Solar energy was orignally commonly obtained from uni-solar thin film flexible solar PV panels, but a more cost-efficient method is on the rise. From the start, the uni-solar models were popular because of their price, but due to increasing prices of polysilicon, this method is being abandoned. Early applications demonstrated the need for thin-film PV panels, for uses such as landfills and metal roofs, because traditional solar panels were impractical here. While there is still a need for these thin-film sheets, they have yet to be developed to survive in a competitive environment at a cheaper price.
Hanergy, a Chinese conglomerate, is the lead producer specializing in thin film manufacturing. Hanergy believes that thin-film and flexibility will define the future of the PV industry. The weight of the thin film produced by MiaSole, a division of Hanergy here in the United States, is 0.6 lbs/sq ft. This is an advanced CIGS (copper-Indium-Gallium-Selenide) technology and has about 16% efficiency.
Until now, the promise of 'zero-energy' buildings has been held back by two main obstacles: the cost of the thin-film solar cells and the fact they're constructed from scarce, and highly toxic, materials.
The University of New South Wales is working to overcome these obstacles. A group at the university, led by Dr. Xiaojing Hao of the Australian Centre for Advanced Photovoltaics at the UNSW School of Photovoltaic and Renewable Energy Engineering, has achieved the world's highest efficiency rating for a full-sized thin-film solar cell using a competing thin-film technology, known as CZTS.Unlike its thin-film competitors, CZTS cells are made from abundant materials: copper, zinc, tin and sulphur. Hao's team believes thin-film photovoltaic cells that can be rigid or flexible, and durable and cheap enough to be widely integrated into buildings to generate electricity from the sunlight that strikes structures such as glazing, façades, roof tiles and windows. "This is the first step on CZTS's road to beyond 20% efficiency, and marks a milestone in its journey from the lab to commercial product," said Hao. "There is still a lot of work needed to catch up with CdTe and CIGS, in both efficiency and cell size, but we are well on the way.".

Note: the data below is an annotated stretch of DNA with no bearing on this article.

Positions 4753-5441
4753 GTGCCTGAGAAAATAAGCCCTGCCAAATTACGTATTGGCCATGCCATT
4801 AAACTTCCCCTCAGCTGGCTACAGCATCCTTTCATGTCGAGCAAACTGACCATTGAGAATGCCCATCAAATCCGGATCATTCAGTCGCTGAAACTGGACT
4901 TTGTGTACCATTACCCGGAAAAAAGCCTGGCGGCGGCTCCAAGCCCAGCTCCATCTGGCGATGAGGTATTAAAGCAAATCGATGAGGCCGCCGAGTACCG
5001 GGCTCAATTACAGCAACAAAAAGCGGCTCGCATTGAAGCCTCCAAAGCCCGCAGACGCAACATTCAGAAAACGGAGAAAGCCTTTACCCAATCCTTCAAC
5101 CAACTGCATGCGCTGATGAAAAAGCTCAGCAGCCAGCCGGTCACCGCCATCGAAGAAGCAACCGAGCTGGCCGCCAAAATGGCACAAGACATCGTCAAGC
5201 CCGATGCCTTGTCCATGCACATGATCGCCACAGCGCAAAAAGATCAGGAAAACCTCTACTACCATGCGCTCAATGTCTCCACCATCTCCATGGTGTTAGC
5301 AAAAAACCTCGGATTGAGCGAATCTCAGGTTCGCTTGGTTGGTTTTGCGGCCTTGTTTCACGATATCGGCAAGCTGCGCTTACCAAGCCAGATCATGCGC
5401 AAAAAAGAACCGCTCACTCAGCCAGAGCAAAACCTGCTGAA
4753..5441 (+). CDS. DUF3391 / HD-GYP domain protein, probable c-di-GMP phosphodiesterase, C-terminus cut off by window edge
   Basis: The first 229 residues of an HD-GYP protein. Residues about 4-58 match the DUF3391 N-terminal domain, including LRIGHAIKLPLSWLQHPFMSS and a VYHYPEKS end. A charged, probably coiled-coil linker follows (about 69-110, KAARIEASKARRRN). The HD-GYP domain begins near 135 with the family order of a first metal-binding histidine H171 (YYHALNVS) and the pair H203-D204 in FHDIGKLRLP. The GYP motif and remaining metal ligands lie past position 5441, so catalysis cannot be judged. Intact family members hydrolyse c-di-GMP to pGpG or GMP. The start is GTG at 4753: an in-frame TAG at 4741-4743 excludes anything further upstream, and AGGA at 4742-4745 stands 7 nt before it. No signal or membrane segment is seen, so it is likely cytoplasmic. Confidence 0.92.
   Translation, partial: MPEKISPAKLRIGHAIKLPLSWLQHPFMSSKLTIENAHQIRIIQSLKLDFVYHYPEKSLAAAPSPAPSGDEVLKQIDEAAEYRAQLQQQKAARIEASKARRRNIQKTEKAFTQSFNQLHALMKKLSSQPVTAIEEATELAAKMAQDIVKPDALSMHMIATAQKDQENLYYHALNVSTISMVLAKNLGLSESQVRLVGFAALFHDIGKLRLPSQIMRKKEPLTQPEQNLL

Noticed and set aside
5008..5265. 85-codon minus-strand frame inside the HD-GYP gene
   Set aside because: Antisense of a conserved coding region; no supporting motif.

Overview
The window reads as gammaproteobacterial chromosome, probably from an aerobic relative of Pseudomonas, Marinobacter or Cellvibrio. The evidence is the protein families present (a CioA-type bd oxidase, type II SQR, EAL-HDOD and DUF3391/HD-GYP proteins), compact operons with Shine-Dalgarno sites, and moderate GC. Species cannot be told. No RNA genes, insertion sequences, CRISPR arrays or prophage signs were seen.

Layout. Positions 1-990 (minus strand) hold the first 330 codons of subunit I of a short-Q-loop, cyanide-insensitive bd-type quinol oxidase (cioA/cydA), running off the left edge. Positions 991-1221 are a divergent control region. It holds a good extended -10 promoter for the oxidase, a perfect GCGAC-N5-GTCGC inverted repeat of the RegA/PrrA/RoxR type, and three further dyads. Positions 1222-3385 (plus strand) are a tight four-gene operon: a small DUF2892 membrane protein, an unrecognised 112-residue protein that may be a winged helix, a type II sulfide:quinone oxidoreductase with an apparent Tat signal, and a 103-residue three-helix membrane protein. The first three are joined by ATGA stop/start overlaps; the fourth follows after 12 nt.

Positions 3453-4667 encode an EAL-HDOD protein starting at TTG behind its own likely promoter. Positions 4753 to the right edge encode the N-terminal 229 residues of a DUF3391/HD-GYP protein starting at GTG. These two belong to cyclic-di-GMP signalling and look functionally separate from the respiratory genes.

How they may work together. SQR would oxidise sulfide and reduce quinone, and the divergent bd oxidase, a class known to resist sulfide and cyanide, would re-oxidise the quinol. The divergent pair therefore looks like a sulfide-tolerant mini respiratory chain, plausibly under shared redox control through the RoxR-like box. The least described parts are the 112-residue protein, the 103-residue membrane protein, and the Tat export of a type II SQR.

However, because CZTS is cheaper and easier to bring from lab to commercialization than other thin-film solar cells, it is likely that applications are near term. University of South Wales is collaborating with a number of large companies keen to develop these panels well before the technology reaches 20% efficiency goal, Hao says, within the next few years.